As for those whining progressives; why should anyone feel sorry for them? They got the candidate they wanted; they were the ones who convinced themselves that Obama was the Second Coming. They’re the ones who averted their eyes from the fact that Obama was a neophyte virtually devoid of accomplishment. It was them who rigged the convention so Obama would win. Now they’re reaping what they sowed and it’s hard to know whether to laugh or to cry. One thing is clear; the progressives who supported Obama during the nominating process are complicit in everything Obama has done to hurt the country and everything he has done to damage the Democratic Party. The reality is simple; the progressive wing of the Democratic Party is neither smarter nor more emotionally or politically mature than the Tea Party members that they love to criticize.
    As for Eric Cantor’s email, it’s little more than the traditional political hype that both parties engage in. I get scores of direct mail pieces and emails from the Democrats that include surveys inviting me to provide the Democratic leadership with my opinions. It’s just a direct mail fundraising strategy with the solicitation of the potential donor

    Reply

  52. Larry Martin says:

    What’s really fun is listening to Obama and Biden whine about
    “whining” progressives, whom they have systematically let down,
    and put down, over the past 18 months.

    Reply

  53. DonS says:

    Obama and crew are trying harder and harder to pretend they haven’t screwed the (progressive) pooch. . . so that progressives don’t sit on their hands in important races.
    Disgusting reality is that Obama continues to behave as if the power is inevitably in the right wing instead — if he ever believed in it — to engage the fight against the right. A few ‘red meat’ speeches at this late date only reinforce the charade.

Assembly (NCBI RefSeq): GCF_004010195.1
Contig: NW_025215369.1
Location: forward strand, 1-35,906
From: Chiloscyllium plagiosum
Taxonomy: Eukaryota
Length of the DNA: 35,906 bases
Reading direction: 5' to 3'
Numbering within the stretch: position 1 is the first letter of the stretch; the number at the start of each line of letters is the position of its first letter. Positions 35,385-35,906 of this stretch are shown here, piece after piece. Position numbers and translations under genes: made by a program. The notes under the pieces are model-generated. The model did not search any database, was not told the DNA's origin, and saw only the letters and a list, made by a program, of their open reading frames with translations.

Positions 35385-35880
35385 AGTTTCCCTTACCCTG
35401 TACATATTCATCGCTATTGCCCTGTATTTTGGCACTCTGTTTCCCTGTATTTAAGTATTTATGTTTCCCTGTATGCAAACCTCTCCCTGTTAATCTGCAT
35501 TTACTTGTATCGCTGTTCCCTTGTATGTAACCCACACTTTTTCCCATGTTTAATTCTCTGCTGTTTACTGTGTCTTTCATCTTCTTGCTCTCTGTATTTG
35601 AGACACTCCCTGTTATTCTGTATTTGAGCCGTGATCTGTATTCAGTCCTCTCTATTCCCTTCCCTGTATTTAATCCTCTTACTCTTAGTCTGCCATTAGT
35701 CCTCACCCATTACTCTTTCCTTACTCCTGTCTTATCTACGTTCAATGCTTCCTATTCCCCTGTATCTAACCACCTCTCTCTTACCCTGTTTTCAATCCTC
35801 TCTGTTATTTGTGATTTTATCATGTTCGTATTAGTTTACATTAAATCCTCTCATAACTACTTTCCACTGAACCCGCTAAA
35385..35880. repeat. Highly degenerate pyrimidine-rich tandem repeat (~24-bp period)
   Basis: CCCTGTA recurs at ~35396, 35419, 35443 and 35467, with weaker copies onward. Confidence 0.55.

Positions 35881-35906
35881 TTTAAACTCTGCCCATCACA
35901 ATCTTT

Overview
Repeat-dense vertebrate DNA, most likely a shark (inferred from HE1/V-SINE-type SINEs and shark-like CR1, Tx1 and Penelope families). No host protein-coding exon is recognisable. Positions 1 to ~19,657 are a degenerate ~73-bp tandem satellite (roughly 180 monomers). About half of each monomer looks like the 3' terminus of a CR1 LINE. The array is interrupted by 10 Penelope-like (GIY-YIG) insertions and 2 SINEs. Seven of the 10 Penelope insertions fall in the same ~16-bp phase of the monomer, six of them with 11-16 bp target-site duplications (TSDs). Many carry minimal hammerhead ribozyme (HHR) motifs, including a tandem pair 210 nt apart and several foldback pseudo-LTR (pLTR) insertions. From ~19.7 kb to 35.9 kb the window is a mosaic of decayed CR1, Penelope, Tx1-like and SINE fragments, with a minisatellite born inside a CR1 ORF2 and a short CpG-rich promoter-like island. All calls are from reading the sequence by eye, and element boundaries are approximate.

Reply

  54. Don Bacon says:

    At least the donkeys have got a grip on foreign policy, right? Not exactly.
    Obama: “We need to make clear to people that the cancer is in Pakistan” That’s because Pakistan is allied with the Taliban which is killing US troops within Afghanistan as well as with human wave attacks against US military outposts near the border.
    But the State Department has a handle on it. In comments made earlier today Secretary of State Hillary Clinton reiterated long-standing US demands for major tax increases in Pakistan, insisting that the US might withdraw foreign aid to the Zardari government if they don

    Reply

  55. Don Bacon says:

    And here’s Cenk Uygur going off on Obama/Biden.
    http://tinyurl.com/33snded

    Reply

  56. PissedOffAmerican says:

    “The Donkeys right now are in complete panic mode”
    As well they should be. If this piece of shit Obama isn’t a ringer, I’ll kiss Nadine’s ass.

    Reply

  57. Don Bacon says:

    There’s a firestorm going on right now at firedoglake.com because
    1) Obama has called his base irresponsible and told them to “buck up” –Rolling Stone article — and Biden has said the liberals are “whiners” and need to “buck up.”
    2) The FDL response was read and displayed on MSNBC (video at FDL):
    “Really, Dude? That’s your message? ‘I can’t stand you, now go vote for me'”? –David Dayen
    This difference has spread through the blogosphere, with some like Kevin Drum saying aw, Obama tried and others providing proof that he didn’t try at all. For some examples, who forced him to double down in Afghanistan, spread the war into Pakistan and keep 50,000 troops in Iraq?
    And it goes on into health care and other issues. The Donkeys right now are in complete panic mode.

    Reply